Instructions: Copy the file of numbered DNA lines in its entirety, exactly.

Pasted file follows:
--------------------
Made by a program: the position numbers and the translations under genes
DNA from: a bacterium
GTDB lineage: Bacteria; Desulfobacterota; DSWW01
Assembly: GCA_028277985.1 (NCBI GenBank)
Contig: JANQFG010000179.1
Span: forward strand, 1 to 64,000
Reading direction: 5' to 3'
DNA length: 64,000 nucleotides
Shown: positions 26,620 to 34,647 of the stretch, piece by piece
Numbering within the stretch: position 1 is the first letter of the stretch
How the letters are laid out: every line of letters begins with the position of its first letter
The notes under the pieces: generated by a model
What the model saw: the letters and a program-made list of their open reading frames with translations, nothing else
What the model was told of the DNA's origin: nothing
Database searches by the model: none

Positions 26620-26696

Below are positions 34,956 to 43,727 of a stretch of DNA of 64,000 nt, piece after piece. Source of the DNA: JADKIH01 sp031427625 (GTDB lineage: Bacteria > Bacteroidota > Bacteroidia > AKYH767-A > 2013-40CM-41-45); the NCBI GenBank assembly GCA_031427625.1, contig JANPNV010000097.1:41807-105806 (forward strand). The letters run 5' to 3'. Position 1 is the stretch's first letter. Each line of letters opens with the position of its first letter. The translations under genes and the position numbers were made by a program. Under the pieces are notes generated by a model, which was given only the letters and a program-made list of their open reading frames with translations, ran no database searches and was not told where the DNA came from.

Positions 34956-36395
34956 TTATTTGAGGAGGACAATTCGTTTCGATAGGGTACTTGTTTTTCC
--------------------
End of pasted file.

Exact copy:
Made by a program: the position numbers and the translations under genes
DNA from: a bacterium
GTDB lineage: Bacteria; Desulfobacterota; DSWW01
Assembly: GCA_028277985.1 (NCBI GenBank)
Contig: JANQFG010000179.1
Span: forward strand, 1 to 64,000
Reading direction: 5' to 3'
DNA length: 64,000 nucleotides
Shown: positions 26,620 to 34,647 of the stretch, piece by piece
Numbering within the stretch: position 1 is the first letter of the stretch
How the letters are laid out: every line of letters begins with the position of its first letter
The notes under the pieces: generated by a model
What the model saw: the letters and a program-made list of their open reading frames with translations, nothing else
What the model was told of the DNA's origin: nothing
Database searches by the model: none

Positions 26620-26696

Below are positions 34,956 to 43,727 of a stretch of DNA of 64,000 nt, piece after piece. Source of the DNA: JADKIH01 sp031427625 (GTDB lineage: Bacteria > Bacteroidota > Bacteroidia > AKYH767-A > 2013-40CM-41-45); the NCBI GenBank assembly GCA_031427625.1, contig JANPNV010000097.1:41807-105806 (forward strand). The letters run 5' to 3'. Position 1 is the stretch's first letter. Each line of letters opens with the position of its first letter. The translations under genes and the position numbers were made by a program. Under the pieces are notes generated by a model, which was given only the letters and a program-made list of their open reading frames with translations, ran no database searches and was not told where the DNA came from.

Positions 34956-36395
34956 TTATTTGAGGAGGACAATTCGTTTCGATAGGGTACTTGTTTTTCC